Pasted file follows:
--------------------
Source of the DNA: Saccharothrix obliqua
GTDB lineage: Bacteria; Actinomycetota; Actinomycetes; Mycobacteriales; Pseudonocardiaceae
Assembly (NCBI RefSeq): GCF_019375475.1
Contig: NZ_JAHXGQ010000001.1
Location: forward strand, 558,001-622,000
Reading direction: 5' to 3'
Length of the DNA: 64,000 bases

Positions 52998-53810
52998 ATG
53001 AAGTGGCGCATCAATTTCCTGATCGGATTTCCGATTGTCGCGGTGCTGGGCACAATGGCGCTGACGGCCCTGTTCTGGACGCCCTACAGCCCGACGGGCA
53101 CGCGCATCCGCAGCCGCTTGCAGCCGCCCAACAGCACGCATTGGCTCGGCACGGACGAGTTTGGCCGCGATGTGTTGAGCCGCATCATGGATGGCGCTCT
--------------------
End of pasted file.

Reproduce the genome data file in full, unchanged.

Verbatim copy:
Source of the DNA: Saccharothrix obliqua
GTDB lineage: Bacteria; Actinomycetota; Actinomycetes; Mycobacteriales; Pseudonocardiaceae
Assembly (NCBI RefSeq): GCF_019375475.1
Contig: NZ_JAHXGQ010000001.1
Location: forward strand, 558,001-622,000
Reading direction: 5' to 3'
Length of the DNA: 64,000 bases

Positions 52998-53810
52998 ATG
53001 AAGTGGCGCATCAATTTCCTGATCGGATTTCCGATTGTCGCGGTGCTGGGCACAATGGCGCTGACGGCCCTGTTCTGGACGCCCTACAGCCCGACGGGCA
53101 CGCGCATCCGCAGCCGCTTGCAGCCGCCCAACAGCACGCATTGGCTCGGCACGGACGAGTTTGGCCGCGATGTGTTGAGCCGCATCATGGATGGCGCTCT